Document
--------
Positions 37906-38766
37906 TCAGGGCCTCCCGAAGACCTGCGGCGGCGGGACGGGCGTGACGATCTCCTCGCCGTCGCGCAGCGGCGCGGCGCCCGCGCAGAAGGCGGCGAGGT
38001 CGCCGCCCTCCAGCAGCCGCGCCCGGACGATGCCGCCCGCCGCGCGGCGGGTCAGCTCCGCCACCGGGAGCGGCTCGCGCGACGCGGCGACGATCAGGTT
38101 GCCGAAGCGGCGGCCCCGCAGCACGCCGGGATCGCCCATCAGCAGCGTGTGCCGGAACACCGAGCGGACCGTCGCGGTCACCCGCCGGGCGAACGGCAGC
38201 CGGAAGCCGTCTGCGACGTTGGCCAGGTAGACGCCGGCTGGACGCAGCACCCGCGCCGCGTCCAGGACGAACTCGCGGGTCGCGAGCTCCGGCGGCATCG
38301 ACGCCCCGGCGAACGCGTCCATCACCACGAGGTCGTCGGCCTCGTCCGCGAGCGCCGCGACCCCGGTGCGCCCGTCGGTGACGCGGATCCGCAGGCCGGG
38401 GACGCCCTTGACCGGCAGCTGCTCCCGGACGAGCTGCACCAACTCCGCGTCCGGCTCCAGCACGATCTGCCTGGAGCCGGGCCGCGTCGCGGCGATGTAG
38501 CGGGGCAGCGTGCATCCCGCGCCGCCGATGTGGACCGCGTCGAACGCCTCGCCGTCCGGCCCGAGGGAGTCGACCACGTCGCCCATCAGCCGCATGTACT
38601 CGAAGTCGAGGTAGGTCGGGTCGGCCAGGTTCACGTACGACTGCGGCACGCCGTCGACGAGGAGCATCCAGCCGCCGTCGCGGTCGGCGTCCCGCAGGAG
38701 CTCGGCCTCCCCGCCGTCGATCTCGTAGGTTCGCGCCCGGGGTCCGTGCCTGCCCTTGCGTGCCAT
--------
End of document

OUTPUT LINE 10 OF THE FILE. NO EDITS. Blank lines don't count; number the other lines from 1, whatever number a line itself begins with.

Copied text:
38701 CTCGGCCTCCCCGCCGTCGATCTCGTAGGTTCGCGCCCGGGGTCCGTGCCTGCCCTTGCGTGCCAT